Archive for September 2011
Anybody who has been reading my blog over the past year knows just how much I despise the Senatorial slates. In every district across Prince George’s County during the Democratic Primary last year, Senators chose to “anoint” their favored candidates down ballot. Our fine Senators put together “Official Ballots” mailed and passed out to voters, directing them to choose the Senators’ endorsed candidates for office. In many cases, little or no consideration was given regarding these candidates’ qualifications, platforms, experience, or record of service to the community.
The Official Ballots were proudly passed out by campaign volunteers out at the polls, who urged their fellow Democrats to choose their Senator’s “official” ballot of candidates when they went inside to vote. This tactic is often used in a General Election to help voters distinguish among Republican and Democratic candidates. However, in a Democratic stronghold such as Prince George’s County, where winning the Primary Election is tantamount to being elected to office, our Senators have decided that voters need to be told that there is an “official” ballot of candidates they need to vote for based on their Senator’s opinion, rather than asking constituents to do the research and determine their choice independently.
Why would Senators care so deeply about who wins races down ballot? Well, it’s simply a matter of control. Candidates who win are then not beholden to the voters, but to the Senators that helped them get elected. We end up with unqualified, inexperienced individuals who have no business representing us in Upper Marlboro or Annapolis. That’s part of the reason why we ended up with Delegate Tiffany Alston in office, who then (allegedly) made a very foolish decision to spend leftover campaign funds on her wedding. Some suspect Alston wasn’t really up to the responsibility of her elected office, but was solely elected based on her relationship to the Exum family (for those who don’t yet know, she married former District 7 Councilwoman Camille Exum’s Chief of Staff, and Camille’s dad, Nate Exum, supported Tiffany by putting her on his slate). In a field where there are many candidates looking to distinguish themselves from the field, it’s extremely helpful to be on a slate among other elected officials that voters may already trust and recognize. This often helps candidates like Tiffany get the extra lift they need to win.
This also hints at the real reason why District 8 Candidate Jerry Mathis was frustrated and attempted to put out his own “official” ballot. While I don’t justify how he did it (using an unregistered group who wasn’t authorized to print and distribute campaign materials), I certainly understand why he did it. I worked at two different District 9 polls on election day, and anyone who received literature from candidates who weren’t on the 27A Legislative Team’s Official Ballot were quickly scuttled aside by campaign volunteers from the 27A team, to let voters know that these other candidates were not on the “Official Ballot.” When Michael Jackson’s volunteers passed out an alternative “Official Ballot,” things got really ugly as campaign volunteers yelled out to potential voters that the Jackson “Official Ballot” was deceptive, or a flat-out lie. Is this really how Democrats want to influence democracy in the County?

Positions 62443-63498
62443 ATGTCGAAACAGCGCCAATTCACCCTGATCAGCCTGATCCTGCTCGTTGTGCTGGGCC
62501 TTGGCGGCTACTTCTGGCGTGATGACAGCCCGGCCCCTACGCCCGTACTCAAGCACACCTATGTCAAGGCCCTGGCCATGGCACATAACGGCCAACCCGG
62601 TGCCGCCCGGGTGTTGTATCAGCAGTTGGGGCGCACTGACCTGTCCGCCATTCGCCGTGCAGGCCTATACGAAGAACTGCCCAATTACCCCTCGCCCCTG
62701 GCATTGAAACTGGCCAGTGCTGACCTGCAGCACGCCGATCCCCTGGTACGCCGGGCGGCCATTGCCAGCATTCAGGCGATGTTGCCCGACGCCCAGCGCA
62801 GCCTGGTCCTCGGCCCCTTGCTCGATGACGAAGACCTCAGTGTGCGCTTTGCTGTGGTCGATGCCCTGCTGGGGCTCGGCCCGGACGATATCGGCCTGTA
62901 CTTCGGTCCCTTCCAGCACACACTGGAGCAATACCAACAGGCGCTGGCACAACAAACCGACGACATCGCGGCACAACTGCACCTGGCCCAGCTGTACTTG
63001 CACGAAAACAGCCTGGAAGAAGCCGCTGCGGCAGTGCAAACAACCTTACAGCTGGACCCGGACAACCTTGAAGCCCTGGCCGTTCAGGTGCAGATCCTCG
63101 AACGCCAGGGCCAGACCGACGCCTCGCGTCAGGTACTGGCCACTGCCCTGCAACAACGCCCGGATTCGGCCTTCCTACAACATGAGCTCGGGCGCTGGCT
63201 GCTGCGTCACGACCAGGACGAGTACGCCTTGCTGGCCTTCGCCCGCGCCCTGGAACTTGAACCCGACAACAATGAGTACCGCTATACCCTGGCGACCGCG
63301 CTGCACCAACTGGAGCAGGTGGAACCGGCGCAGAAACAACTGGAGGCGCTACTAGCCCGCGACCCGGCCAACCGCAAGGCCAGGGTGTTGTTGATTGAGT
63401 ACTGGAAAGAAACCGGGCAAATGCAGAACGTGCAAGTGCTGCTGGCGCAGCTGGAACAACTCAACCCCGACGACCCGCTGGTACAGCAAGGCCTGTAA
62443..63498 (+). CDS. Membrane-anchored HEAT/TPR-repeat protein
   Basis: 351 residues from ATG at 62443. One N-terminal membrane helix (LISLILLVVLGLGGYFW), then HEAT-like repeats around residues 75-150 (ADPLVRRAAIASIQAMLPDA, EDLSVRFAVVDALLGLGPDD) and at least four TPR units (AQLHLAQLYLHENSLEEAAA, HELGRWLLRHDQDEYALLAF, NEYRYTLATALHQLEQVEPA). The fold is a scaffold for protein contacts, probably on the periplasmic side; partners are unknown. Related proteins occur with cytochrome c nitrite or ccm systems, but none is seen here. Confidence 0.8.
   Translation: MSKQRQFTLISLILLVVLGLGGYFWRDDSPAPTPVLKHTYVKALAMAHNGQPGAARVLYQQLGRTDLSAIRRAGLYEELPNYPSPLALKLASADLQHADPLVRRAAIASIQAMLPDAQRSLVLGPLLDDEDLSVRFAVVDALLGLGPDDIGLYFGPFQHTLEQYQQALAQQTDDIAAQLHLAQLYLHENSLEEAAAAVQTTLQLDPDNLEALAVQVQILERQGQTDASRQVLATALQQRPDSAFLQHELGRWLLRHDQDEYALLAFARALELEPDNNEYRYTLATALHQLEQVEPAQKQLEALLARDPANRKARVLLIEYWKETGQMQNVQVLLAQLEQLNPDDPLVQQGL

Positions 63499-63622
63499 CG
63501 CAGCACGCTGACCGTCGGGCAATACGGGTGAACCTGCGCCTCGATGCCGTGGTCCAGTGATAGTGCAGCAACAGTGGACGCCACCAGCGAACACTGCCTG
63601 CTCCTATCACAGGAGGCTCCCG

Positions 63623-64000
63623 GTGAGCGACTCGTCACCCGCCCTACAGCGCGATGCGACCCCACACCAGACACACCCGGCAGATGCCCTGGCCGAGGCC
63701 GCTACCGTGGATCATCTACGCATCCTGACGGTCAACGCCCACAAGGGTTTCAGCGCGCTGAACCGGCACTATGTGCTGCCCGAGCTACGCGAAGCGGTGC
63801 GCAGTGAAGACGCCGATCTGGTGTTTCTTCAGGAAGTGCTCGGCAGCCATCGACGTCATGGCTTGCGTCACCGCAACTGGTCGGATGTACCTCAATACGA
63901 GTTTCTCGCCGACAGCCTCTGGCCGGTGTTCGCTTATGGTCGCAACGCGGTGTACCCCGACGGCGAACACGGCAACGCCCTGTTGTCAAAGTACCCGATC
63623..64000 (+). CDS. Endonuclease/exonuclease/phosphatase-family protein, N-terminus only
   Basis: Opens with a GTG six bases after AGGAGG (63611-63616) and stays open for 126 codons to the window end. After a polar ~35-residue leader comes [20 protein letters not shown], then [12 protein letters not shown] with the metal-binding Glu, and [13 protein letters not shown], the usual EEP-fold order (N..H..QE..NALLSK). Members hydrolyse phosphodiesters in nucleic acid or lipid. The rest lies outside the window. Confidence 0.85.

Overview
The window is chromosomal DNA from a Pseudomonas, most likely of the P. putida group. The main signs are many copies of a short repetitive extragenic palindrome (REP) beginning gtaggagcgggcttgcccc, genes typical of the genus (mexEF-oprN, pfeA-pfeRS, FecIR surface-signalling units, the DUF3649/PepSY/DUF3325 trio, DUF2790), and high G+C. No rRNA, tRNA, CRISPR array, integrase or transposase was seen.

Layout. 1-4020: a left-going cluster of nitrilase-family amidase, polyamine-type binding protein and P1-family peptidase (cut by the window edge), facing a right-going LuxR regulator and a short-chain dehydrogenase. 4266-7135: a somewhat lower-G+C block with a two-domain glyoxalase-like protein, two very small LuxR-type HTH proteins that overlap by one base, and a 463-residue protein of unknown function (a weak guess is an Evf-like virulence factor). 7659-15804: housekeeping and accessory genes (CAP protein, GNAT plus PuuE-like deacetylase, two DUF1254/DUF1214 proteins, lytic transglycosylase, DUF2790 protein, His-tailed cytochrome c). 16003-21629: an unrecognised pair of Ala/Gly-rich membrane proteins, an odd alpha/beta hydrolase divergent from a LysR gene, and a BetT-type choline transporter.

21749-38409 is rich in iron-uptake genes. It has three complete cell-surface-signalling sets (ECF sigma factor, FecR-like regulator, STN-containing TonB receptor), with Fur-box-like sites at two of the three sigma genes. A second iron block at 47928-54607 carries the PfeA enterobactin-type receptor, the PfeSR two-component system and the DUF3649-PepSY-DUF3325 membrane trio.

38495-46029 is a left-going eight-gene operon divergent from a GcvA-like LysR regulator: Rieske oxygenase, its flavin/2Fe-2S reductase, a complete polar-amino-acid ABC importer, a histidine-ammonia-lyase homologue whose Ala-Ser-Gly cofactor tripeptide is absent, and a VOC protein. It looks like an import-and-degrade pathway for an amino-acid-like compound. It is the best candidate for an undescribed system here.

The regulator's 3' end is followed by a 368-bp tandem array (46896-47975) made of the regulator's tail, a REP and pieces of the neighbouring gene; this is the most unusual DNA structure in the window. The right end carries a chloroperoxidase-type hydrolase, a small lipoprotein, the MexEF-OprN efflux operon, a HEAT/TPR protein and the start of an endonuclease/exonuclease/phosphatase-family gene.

In case you didn’t already know, here’s the formula you need to win office elected office in Prince George’s County,:
- Pucker up your own Senator to get their endorsement. That way you don’t have waste time raising money or spending your own money to run your campaign, because your Senator will help you and get their friends to write big checks to you.
- This Senator then helps you get key endorsements from SEIU, Teachers, and Public Safety unions.
- Send out 4-6 flyers with your smiling face, a picture of your family, key buzzwords, & list of endorsements
- Attend a few community picnics, shake hands, and appear concerned and engaged
- Get your face on the Official Ballot, mailed multiple times to all registered Democrats & distributed at polls
- Get elected, stay put, fly under the radar, and wait your turn to rise to the next higher office, as a professional politician
It seems that this is the way it has always been in Prince George’s County, but you as voters are empowered to change that in the future. You need to decide how important it is to elect honest, concerned, and caring representatives who are connected to you, instead of those who are just politically connected, union-backed, and bought and paid for by these groups. You also need to realize that it’s important to vote, period. When only 20% or less of you show up to the polls to vote, I’m not sure we’re deserving of representation at all, or maybe in the end, we really just end up getting what we deserve. You’ve already seen how that turns out.
Only a very small percentage of the electorate will bother to vote on September 20, or realize that the outcome affects their District’s planning, zoning, and development for the next 11 years. Why didn’t I mention jobs, education, foreclosures, and other hot issues being mentioned on the campaign trail? Because despite what the candidates may say, they have very little influence over their issues. In regard to jobs and foreclosures, they can suggest and tweak policy, but they need their colleagues’ support to move it forward, or the state’s money to get it done (and we all know there’s not much state money up for grabs these days). They can’t change one thing about the School Board’s budget. They can only question and control total resources. Those things, while important, have not changed a thing about the way PGPCS does business, as you have probably figured out.